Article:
There is a preliminary question as to the footing on which this and the other cases giving rise to these seventeen appeals were submitted to the court.
The receiver and attorneys for the several claimants agreed "that the foregoing statements of facts, as set out in this the fourth report of the receiver, together with the references therein made, contain all of the facts in the respective claims," with certain additions there specified. At the beginning of his fourth report the receiver makes these statements: "The facts of each claim as presented to the receiver . . . are specifically set out in the following pages of this report. All the evidence offered by claimants in proof of these several claims was presented in the form of affidavits, and was received subject to such objections as might be made thereto upon the filing of this report. The statement of facts of each claim has been submitted to counsel of record for correction and approval, and the same are filed as agreed facts."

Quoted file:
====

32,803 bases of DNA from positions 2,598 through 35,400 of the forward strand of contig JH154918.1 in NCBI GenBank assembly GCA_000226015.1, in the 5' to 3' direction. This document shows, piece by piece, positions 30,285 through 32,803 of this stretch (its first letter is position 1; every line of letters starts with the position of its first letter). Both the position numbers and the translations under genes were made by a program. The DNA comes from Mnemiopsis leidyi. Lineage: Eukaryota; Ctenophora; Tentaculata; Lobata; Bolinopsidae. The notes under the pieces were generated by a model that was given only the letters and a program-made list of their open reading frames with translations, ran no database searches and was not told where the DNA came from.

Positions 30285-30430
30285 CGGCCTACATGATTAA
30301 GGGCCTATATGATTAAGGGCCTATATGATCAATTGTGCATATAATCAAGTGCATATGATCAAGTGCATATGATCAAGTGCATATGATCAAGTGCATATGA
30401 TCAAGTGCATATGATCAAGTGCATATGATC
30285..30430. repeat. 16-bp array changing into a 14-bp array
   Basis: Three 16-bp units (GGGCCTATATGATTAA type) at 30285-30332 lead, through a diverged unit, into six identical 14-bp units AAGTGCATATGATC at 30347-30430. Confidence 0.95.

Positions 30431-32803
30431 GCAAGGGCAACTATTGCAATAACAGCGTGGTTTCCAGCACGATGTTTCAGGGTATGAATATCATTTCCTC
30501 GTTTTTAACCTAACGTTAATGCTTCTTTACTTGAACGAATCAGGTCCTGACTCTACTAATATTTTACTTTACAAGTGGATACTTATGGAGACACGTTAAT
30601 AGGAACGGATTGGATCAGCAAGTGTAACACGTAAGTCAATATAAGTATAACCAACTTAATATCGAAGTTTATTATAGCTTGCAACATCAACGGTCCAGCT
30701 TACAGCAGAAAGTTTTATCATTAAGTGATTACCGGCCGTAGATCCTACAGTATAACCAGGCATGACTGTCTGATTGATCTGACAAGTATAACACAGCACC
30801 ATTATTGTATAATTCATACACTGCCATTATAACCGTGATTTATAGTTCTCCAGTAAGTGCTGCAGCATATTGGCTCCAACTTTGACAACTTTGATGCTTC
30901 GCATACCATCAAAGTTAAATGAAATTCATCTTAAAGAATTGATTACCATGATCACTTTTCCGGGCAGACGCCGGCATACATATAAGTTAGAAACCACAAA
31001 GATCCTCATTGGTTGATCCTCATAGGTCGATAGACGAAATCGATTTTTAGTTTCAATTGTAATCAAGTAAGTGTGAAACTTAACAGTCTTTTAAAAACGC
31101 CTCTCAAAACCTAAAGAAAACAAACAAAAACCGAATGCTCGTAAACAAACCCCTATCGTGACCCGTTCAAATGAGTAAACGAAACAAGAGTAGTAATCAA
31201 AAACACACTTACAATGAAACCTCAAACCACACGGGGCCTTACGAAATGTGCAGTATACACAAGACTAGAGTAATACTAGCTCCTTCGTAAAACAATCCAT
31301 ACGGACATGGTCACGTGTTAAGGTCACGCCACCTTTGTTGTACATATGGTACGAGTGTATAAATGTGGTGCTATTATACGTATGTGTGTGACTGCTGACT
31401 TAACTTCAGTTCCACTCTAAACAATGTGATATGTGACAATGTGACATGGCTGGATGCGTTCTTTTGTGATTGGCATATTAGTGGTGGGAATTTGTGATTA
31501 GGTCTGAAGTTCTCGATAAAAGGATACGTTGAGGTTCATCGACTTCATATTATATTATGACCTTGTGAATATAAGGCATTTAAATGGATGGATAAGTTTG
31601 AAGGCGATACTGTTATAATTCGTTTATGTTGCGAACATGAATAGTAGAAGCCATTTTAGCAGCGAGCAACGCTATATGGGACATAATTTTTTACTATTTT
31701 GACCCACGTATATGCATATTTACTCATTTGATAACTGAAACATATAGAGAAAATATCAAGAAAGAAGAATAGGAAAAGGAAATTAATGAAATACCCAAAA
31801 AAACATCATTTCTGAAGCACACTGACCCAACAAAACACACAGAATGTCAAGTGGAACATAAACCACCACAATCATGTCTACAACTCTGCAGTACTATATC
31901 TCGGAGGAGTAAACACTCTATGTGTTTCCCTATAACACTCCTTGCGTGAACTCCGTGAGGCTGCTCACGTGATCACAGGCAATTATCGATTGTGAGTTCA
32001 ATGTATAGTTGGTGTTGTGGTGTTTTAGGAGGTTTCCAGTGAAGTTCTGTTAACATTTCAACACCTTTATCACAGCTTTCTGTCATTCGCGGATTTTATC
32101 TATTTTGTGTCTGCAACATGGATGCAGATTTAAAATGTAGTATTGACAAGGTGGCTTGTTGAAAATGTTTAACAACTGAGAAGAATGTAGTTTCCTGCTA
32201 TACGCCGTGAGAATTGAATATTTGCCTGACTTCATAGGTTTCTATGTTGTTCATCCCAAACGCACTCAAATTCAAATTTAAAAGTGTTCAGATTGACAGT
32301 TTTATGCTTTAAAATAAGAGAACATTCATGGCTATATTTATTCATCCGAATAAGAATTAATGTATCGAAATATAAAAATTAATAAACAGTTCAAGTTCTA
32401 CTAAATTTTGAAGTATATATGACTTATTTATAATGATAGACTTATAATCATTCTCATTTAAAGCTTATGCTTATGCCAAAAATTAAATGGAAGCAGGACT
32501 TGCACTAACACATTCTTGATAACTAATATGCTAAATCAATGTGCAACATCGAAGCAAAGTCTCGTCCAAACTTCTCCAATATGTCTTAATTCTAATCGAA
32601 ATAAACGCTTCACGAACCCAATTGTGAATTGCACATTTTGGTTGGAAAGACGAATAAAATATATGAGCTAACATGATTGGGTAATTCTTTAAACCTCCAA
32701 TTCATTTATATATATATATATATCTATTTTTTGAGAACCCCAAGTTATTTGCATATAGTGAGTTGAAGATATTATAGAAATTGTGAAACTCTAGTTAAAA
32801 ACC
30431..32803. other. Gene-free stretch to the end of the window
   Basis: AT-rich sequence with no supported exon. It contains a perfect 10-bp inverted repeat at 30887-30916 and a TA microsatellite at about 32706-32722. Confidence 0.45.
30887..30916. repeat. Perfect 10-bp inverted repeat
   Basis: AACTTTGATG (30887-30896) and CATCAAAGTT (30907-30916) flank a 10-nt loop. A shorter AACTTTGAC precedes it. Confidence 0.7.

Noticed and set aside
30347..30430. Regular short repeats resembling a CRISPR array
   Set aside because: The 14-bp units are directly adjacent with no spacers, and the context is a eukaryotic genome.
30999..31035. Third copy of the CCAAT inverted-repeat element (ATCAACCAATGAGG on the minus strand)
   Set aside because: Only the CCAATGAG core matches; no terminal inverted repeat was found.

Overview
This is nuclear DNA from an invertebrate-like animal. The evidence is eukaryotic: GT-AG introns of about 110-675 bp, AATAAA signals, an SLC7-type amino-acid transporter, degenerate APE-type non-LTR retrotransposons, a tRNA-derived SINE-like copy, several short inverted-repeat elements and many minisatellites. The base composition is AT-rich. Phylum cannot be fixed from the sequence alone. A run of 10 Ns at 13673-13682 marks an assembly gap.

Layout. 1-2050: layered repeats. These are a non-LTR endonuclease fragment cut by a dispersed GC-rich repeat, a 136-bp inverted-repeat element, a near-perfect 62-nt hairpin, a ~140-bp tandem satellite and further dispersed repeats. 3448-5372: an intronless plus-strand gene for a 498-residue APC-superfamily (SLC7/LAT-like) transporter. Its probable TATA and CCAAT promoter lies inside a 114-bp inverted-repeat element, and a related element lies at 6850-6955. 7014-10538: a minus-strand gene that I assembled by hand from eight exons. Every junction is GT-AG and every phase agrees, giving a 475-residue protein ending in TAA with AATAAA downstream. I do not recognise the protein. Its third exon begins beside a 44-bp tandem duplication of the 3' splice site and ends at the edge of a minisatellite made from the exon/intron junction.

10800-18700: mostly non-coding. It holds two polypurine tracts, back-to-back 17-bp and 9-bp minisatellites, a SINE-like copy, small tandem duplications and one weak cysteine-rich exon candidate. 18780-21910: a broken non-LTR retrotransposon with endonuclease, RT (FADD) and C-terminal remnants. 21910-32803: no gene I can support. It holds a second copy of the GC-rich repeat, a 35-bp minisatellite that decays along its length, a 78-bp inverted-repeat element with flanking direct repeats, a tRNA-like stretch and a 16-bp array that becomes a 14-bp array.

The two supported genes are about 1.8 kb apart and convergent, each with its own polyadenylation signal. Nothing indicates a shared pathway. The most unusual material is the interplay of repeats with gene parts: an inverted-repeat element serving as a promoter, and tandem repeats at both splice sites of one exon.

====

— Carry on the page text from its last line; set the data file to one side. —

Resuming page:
There are several cases where the affidavits (or an abstract of them) on both sides are given after a statement of facts, and these affidavits are headed by the words "Further Proof." We are of opinion that the facts stated to be "agreed facts" have been agreed to be taken to be admitted to be true, and that the cases were submitted for decision upon these admissions and upon the affidavits; and that these cases were not submitted as cases stated or on agreed facts tantamount to a case stated. We shall deal with them on that basis.
As there were no witnesses before the single justice, this court stands where he stood. Harvey - Watts Co. v. Worcester Umbrella Co. 193 Mass. 138 .